After the end of local and federal protections against evictions, the number of filings is on the rise. (Courtesy of Adobe Stock)

After evictions in Travis County dropped to historic lows due to increased government protections during COVID-19, a gradual return to normal also led to a new spike in cases as the region d ‘Austin remains in what some are calling a housing crisis.

For much of the past two years, Travis County, Austin, and the Centers for Disease Control and Prevention shifted their response to evictions, nearly halting tenant moves. In March, Travis County’s last eviction protections ended as the number of depots in the mostly tenant town hit pre-pandemic levels.

The county saw about 800 eviction cases filed each month before the pandemic, many of which were related to rising local housing costs, according to Department of Health and Human Services officials. While local and federal eviction moratoriums have suppressed the number, the underlying housing issues have been further exacerbated by the tax hardships of many residents who have lost income or faced other economic and medical events. during the pandemic.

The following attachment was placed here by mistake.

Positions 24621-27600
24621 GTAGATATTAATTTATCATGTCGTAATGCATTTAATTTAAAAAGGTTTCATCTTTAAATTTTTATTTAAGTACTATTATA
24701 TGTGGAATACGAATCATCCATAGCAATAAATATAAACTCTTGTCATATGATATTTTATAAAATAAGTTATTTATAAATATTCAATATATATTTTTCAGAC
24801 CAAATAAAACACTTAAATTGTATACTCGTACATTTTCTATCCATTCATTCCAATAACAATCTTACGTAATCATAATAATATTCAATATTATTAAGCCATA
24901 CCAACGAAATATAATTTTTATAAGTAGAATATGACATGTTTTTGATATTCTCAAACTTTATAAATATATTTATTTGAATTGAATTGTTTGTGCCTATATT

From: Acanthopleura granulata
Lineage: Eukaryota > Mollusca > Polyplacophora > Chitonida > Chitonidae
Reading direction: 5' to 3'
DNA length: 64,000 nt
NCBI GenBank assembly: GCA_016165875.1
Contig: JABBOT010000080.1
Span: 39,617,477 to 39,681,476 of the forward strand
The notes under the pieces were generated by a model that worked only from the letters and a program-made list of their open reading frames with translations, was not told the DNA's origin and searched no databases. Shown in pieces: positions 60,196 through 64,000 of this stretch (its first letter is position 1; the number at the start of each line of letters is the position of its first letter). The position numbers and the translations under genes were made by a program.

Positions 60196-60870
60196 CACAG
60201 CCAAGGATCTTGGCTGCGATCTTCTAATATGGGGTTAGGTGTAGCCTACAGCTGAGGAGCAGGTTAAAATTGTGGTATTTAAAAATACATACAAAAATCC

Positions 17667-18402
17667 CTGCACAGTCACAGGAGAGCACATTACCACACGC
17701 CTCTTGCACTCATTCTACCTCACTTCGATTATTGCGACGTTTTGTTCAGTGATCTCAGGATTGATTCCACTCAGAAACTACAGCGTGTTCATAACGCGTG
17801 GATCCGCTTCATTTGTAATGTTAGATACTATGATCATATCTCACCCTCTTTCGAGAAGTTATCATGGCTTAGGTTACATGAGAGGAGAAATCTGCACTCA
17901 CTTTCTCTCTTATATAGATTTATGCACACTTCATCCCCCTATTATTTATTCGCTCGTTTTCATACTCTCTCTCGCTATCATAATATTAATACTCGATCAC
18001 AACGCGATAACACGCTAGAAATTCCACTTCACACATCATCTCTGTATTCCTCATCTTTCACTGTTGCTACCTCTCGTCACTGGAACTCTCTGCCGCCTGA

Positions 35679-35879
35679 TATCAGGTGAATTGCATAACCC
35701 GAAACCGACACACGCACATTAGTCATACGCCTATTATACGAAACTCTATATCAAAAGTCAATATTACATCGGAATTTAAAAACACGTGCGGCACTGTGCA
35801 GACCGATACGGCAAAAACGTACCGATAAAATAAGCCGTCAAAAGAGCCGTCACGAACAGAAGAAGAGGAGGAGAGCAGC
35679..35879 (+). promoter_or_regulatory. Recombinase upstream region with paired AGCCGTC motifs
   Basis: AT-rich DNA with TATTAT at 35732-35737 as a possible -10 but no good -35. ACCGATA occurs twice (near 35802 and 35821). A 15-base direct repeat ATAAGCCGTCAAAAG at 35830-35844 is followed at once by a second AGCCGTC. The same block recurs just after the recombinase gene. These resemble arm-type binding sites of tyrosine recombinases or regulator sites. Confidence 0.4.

Some local officials and advocates are working to ensure that the reduction in protections does not result in lasting fallout for tenants.

“It looks like the evictions are going to skyrocket and continue to increase, and that will only further jeopardize our local economy and our community,” said Travis County Health and Human Services Manager Pilar Sanchez.

Deposit trend up

Between March and April 2020, eviction requests in Travis County dropped 96% as local orders to delay evictions went into effect, according to data from Princeton University’s Eviction Lab. .

The county of nearly 1.3 million people has historically seen more than 100 eviction cases filed each week, numbers that have dropped to around several dozen. In late 2021, those numbers began to gradually increase as the CDC’s nationwide eviction ban expired, according to data from the Eviction Lab.